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REVIEW — “Widows”

After an armed robbery goes wrong and leaves four thieves dead, three widows attempt to stage a heist together despite having nothing in common except for their late husbands. Anchored by fantastic performances from its entire cast, expert direction from acclaimed filmmaker Steve McQueen, and an intelligent screenplay by Gone Girl author Gillian Flynn – Widows subverts the expectations of what you come to expect when watching a crime thriller, but somehow still manages to deliver the goods and thrills that you hope to experience when watching one. There are several moments throughout the film that could play out generically or even be composed in a standard way, but at nearly every turn McQueen chooses to shake things up. He lets scenes play out longer than you expect, you get more backstory and depth for characters you might not expect to be important, and the action sequences are done in a way that you feel as if you’re genuinely apart of the heist.

It should go without saying that the cast at hand is brilliant, but they are worth praising nonetheless. Viola Davis is so fierce and captivating as the lead here. She never overacts or makes any of her material feel melodramatic. She’s somehow strong, quiet, emotional, and captivating all at once. I was also really impressed by the performances from Elizabeth Debicki and Michelle Rodriguez. They’ve both turned in some solid work in the past, but they’re able to dig into some truly impressive work here. Cynthia Ervio, who was fantastic in Bad Times at the El Royale just last month, comes into the film a little later than the rest of the cast – but she’s genuinely great in this and commands the screen whenever she’s there. A long shot I’m sure, but I’d love to see Daniel Kaluuya get a Best Supporting Actor nomination for this. He plays a henchman to Brian Tyree Henry’s character and is often trailing behind Colin Farrell’s character (both also give solid performances here), but Kaluyaa still manages to give an incredible performance that is both terrifying and reserved.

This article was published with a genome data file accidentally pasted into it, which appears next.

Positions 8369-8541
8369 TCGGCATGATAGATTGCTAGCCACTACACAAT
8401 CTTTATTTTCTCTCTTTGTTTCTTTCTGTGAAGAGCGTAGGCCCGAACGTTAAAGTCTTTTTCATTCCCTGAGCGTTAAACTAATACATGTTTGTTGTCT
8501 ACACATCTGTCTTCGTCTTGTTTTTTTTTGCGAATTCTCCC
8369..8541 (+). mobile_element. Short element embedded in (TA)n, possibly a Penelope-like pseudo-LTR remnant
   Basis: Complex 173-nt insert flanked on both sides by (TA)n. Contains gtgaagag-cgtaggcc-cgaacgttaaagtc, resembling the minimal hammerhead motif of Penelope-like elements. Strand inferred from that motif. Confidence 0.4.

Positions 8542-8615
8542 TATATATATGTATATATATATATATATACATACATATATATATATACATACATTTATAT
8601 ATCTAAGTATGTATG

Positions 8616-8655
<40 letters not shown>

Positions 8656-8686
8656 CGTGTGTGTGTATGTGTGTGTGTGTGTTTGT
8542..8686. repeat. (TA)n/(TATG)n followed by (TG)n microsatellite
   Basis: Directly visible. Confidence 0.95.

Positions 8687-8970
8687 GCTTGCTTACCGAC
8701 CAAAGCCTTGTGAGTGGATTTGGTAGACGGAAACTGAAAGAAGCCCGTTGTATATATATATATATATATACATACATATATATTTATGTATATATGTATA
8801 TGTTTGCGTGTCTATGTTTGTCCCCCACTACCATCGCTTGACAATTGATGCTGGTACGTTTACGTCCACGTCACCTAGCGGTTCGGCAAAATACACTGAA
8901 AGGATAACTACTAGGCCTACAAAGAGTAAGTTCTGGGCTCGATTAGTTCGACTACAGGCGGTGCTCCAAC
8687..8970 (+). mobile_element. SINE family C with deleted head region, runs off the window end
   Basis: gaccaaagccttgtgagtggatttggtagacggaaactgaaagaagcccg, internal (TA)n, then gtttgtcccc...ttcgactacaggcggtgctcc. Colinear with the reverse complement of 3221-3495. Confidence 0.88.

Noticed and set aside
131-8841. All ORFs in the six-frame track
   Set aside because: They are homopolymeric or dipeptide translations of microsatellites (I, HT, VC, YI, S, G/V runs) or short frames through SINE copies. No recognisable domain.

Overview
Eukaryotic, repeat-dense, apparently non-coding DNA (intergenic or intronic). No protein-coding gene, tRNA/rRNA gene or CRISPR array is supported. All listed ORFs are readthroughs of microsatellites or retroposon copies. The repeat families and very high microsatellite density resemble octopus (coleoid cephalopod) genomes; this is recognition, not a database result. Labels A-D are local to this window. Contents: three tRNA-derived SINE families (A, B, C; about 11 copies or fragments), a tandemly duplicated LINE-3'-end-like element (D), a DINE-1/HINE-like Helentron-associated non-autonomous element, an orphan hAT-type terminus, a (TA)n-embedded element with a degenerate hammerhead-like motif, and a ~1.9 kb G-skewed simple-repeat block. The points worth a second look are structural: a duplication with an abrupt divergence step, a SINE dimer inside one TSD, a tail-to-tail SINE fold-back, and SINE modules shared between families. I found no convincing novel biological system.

By the time you get to the climactic heist sequence in the third act of the film, it is nail-bitingly intense to the fullest degree and I was literally on the edge of my seat. It’s one of those beautiful moments that only the best kinds of films can deliver – where the impact of the action that is happening on screen is only heightened due to the time and care that has been spent and given to these characters. You can have the same scenario go down in a separate film, but it’s only as intense as it is in Widows if you make sure to put your characters first. And I’m thankful to say that McQueen and Flynn go above and beyond in that department.

If I have any complaints with this film, it’s that there are some plot points that don’t feel quite as developed as they should be. I don’t need to be spoon fed exposition or have a greatly complex explanation for why characters do what they do, but there are a few instances in this film where I believe they breezed over important details with certain characters. This is honestly just a small gripe that I have in an otherwise fantastic film, and I could see that problem fading away upon a rewatch where I know the outcome and I’m not so involved in the moment. Because McQueen and Flynn have made an absolutely riveting character study disguised as, and operating as, a crime drama. It’s one of the best films of the year.
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